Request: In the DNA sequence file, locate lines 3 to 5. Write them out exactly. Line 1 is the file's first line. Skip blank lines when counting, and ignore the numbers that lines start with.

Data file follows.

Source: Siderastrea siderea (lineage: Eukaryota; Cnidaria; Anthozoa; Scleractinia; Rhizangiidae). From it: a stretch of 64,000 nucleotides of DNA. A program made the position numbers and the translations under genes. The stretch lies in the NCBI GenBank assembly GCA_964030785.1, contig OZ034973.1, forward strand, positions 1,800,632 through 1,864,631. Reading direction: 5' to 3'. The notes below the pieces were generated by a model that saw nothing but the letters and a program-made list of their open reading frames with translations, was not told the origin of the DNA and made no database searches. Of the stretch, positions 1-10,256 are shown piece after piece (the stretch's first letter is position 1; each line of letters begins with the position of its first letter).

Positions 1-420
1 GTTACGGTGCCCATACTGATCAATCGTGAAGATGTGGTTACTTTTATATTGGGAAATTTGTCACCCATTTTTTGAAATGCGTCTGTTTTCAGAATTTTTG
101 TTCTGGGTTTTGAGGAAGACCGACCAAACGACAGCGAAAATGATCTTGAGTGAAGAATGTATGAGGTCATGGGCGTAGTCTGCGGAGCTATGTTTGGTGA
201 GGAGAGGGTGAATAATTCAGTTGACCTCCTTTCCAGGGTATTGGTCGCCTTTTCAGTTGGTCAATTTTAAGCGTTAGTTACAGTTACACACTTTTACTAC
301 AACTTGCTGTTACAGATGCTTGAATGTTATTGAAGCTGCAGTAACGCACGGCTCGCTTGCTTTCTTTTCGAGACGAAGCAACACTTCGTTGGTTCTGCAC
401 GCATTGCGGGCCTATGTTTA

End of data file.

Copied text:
1 GTTACGGTGCCCATACTGATCAATCGTGAAGATGTGGTTACTTTTATATTGGGAAATTTGTCACCCATTTTTTGAAATGCGTCTGTTTTCAGAATTTTTG
101 TTCTGGGTTTTGAGGAAGACCGACCAAACGACAGCGAAAATGATCTTGAGTGAAGAATGTATGAGGTCATGGGCGTAGTCTGCGGAGCTATGTTTGGTGA
201 GGAGAGGGTGAATAATTCAGTTGACCTCCTTTCCAGGGTATTGGTCGCCTTTTCAGTTGGTCAATTTTAAGCGTTAGTTACAGTTACACACTTTTACTAC